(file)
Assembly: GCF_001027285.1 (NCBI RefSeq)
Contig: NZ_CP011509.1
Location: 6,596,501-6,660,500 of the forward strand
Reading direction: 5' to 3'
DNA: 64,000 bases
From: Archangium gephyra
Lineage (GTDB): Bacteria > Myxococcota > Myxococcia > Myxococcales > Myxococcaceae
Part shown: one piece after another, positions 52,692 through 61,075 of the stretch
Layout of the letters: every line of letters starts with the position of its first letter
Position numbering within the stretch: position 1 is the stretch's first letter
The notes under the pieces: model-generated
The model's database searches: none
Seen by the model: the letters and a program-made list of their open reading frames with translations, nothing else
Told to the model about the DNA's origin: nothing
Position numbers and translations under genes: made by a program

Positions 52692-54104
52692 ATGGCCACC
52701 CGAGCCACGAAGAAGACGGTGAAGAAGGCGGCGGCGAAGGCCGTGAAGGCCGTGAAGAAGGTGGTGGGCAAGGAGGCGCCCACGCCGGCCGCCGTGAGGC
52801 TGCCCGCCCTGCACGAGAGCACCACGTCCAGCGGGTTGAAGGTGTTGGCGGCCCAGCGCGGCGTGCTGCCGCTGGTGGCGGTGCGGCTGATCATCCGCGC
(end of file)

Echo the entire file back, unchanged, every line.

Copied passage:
Assembly: GCF_001027285.1 (NCBI RefSeq)
Contig: NZ_CP011509.1
Location: 6,596,501-6,660,500 of the forward strand
Reading direction: 5' to 3'
DNA: 64,000 bases
From: Archangium gephyra
Lineage (GTDB): Bacteria > Myxococcota > Myxococcia > Myxococcales > Myxococcaceae
Part shown: one piece after another, positions 52,692 through 61,075 of the stretch
Layout of the letters: every line of letters starts with the position of its first letter
Position numbering within the stretch: position 1 is the stretch's first letter
The notes under the pieces: model-generated
The model's database searches: none
Seen by the model: the letters and a program-made list of their open reading frames with translations, nothing else
Told to the model about the DNA's origin: nothing
Position numbers and translations under genes: made by a program

Positions 52692-54104
52692 ATGGCCACC
52701 CGAGCCACGAAGAAGACGGTGAAGAAGGCGGCGGCGAAGGCCGTGAAGGCCGTGAAGAAGGTGGTGGGCAAGGAGGCGCCCACGCCGGCCGCCGTGAGGC
52801 TGCCCGCCCTGCACGAGAGCACCACGTCCAGCGGGTTGAAGGTGTTGGCGGCCCAGCGCGGCGTGCTGCCGCTGGTGGCGGTGCGGCTGATCATCCGCGC